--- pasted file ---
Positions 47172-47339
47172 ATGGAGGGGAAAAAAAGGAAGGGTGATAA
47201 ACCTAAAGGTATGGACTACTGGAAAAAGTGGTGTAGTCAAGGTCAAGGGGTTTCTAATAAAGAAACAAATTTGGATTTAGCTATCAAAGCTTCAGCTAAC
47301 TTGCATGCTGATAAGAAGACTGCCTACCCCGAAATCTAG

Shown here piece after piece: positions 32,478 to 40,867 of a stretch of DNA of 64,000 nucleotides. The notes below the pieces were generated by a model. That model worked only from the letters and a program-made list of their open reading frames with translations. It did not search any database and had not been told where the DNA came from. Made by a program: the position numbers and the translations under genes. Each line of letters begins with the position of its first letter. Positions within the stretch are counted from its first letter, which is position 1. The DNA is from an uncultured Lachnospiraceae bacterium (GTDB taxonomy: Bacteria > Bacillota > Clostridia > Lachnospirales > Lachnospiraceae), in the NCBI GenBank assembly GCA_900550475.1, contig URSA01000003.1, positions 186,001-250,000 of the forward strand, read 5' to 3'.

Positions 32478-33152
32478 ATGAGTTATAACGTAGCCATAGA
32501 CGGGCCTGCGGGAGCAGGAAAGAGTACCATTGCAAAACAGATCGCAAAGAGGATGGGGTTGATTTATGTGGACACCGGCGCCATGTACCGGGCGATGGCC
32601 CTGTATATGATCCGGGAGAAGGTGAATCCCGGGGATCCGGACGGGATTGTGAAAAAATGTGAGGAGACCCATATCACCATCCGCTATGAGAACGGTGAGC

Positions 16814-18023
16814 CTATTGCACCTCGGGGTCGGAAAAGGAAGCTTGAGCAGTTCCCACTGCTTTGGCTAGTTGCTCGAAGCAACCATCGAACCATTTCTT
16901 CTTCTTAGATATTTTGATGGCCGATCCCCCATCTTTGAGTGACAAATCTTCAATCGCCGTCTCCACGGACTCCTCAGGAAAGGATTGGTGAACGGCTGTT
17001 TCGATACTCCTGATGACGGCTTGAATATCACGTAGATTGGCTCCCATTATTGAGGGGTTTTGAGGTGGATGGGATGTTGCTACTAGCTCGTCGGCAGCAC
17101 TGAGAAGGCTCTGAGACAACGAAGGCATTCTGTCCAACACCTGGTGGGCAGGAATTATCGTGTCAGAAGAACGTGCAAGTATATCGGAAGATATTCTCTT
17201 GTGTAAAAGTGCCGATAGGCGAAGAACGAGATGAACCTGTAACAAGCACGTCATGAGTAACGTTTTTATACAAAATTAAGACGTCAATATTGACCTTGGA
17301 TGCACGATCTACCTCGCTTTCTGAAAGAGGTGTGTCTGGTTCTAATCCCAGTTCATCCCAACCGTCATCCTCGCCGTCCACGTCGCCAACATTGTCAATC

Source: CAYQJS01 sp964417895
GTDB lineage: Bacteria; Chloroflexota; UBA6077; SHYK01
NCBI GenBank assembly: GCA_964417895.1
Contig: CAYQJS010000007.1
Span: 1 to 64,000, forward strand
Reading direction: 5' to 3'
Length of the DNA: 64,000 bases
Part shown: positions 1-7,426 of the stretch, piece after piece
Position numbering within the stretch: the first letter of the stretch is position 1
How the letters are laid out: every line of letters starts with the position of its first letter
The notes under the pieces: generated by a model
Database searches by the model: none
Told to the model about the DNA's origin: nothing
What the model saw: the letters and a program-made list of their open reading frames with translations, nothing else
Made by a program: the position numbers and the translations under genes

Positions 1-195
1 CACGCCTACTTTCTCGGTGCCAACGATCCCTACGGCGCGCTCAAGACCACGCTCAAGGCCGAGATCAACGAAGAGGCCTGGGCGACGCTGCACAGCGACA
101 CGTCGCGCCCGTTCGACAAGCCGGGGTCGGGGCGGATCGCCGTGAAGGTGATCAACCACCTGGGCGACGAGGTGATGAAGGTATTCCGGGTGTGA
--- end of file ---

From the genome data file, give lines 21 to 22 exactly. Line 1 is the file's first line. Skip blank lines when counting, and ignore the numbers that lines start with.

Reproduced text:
Span: 1 to 64,000, forward strand
Reading direction: 5' to 3'